Many factors combine to affect the tolerances that can be achieved with cut or molded rubber parts. Due to their inherent physical properties and characteristics, rubber materials are not capable of supporting the same level of dimensional tolerances that can be achieved with some other materials such as steel or hard plastics.
Dimensional tolerances are an important factor to consider and specify when sourcing or buying cut or molded parts, including cut parts manufactured from solid sheet rubbers or cellular materials such as sponges and foams. Tolerance designations for cut or molded parts relate to the variability that normally occurs when producing parts from solid or cellular rubbers. In this blog, we examine some of the factors that can affect the tolerances of cut or molded rubber parts, and which in turn determine the final dimensions of a finished part.
Specifying tolerances for solid parts such as gaskets and seals, which are cut from sheet or strip rubber, can be tricky because these products are often designed to flex, expand, and contract when placed into use.
Numerous factors can cause variation in the dimensions of a cut part. Material age and cure time, storage and processing temperature, and the pressure imposed on the material as it is being cut can all affect the final dimensions. In addition, secondary operations, such as buffing and finishing, may affect the final dimensions as well as the reproducibility of those dimensions within a batch of parts.
At CRG, we use GFA (Gasket Fabricators Association) best practices in our production processes to assure that the tolerances agreed to with a customer are achieved when cutting solid rubber parts. When cutting parts from cellular rubber materials, such as open or closed cell sponges and foams, we follow the guidelines and tolerance tables published in the ARPM (Association for Rubber Products Manufacturers, Inc.) Rubber Handbook. In addition to these best practices for tolerancing, all production at CRG takes place under controlled conditions designed to assure quality, following the processes and procedures implemented under our ISO 9001:2015 quality management system.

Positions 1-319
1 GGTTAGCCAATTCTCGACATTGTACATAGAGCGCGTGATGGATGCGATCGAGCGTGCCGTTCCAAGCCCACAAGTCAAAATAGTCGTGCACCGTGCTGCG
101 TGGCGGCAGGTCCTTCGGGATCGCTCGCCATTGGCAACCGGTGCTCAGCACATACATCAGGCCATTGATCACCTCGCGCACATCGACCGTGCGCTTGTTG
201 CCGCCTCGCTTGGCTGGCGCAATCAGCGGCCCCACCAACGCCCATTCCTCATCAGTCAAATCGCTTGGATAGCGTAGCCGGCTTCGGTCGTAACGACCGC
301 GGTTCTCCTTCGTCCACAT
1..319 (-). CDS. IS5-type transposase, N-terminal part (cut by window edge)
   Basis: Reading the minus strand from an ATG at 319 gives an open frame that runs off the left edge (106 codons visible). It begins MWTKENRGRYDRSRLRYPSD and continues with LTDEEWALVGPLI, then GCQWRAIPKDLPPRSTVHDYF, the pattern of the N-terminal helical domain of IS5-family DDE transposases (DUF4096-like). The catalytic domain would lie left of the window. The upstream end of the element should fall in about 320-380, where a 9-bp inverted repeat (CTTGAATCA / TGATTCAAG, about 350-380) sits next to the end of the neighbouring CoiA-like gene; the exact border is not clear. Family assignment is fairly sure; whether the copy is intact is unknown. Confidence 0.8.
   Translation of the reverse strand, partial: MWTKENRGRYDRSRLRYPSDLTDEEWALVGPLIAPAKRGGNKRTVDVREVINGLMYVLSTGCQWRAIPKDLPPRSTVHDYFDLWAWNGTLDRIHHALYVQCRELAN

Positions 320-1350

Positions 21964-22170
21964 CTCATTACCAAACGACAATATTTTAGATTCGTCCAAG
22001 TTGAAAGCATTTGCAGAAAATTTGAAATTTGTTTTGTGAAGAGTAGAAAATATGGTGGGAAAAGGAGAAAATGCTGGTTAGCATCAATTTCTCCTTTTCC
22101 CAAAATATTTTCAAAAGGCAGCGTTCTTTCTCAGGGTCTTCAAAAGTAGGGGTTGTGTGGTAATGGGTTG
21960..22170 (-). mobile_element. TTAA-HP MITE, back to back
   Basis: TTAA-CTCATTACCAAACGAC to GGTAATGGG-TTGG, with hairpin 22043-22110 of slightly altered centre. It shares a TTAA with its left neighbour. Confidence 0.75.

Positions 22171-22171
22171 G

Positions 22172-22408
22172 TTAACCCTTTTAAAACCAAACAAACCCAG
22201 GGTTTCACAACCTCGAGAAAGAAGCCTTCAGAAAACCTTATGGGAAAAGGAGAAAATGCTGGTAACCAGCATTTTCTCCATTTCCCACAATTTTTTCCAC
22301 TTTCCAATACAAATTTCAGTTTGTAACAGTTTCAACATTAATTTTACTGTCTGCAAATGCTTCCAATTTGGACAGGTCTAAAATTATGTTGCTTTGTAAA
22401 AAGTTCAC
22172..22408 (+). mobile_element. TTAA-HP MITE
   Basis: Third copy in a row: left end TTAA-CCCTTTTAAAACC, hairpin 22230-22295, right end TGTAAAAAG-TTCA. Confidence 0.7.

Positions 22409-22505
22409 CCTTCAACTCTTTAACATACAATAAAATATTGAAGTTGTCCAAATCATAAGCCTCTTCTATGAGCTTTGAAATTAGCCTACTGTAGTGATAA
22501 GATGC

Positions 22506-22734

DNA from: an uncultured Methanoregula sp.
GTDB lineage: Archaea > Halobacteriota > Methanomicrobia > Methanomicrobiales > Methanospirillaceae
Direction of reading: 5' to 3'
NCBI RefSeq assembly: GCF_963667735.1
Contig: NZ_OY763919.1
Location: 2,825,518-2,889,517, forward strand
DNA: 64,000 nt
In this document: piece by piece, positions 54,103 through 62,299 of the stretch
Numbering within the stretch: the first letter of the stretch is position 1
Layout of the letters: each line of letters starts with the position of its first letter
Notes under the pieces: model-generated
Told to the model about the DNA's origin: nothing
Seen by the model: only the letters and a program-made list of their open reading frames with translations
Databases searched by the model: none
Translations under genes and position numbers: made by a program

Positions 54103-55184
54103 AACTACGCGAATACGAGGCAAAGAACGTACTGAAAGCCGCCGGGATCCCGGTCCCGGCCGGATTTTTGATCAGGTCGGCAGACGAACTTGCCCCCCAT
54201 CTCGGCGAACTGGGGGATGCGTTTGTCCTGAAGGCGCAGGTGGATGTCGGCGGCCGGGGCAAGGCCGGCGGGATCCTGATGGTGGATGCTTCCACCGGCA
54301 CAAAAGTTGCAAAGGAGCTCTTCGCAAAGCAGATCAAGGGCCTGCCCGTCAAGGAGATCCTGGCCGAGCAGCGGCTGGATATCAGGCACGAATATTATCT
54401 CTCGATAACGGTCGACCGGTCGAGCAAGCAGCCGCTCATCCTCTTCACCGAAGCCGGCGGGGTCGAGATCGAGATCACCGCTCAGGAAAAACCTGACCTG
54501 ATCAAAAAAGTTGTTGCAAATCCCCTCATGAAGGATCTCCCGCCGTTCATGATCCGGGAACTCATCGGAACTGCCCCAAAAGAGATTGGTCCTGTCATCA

Because of the variability inherent in both solid and cellular rubber materials, and the processes used to cut parts from these materials, it is unrealistic to expect the same precision of tolerances that are achievable when machining solid metals such as steel or aluminum. When specifying desired tolerances in a cut rubber part, design engineers and buyers should take care to refer to tolerance tables, such as those published by the ARPM, which are followed by reputable part manufacturers.
As with cut parts, there are numerous factors that can affect the tolerances of molded rubber parts. These include the following:
For customers seeking molded rubber parts, CRG follows the tolerancing guidelines and requirements contained in ISO 3302-1:2014 (Rubber – tolerances for products – Part 1: Dimensional tolerances). ISO 3302-1:2014 is an International Standard, published by the International Organization for Standardization (ISO), that specifies classes of dimensional tolerances and their values for molded, extruded, and calendared solid rubber products. The relevant test methods necessary for the establishment of compliance with ISO 3302-1:2014 are also specified in the standard. The tolerances specified in ISO 3302-1:2014 are primarily intended for use with vulcanized rubber but can also be suitable for products made from thermoplastic rubbers.
CRG supplies a variety of cut or molded rubber parts for a wide range of industrial and automotive applications. These include gaskets and seals, parts for isolation, damping and load bearing, connectors, bumpers, caps and grommets, and many more. We carry a wide range of performance materials which allows to produce cut or molded parts for almost any application. To find out more about the cut or molded rubber parts which CRG can supply, please contact our sales team at email@example.com.
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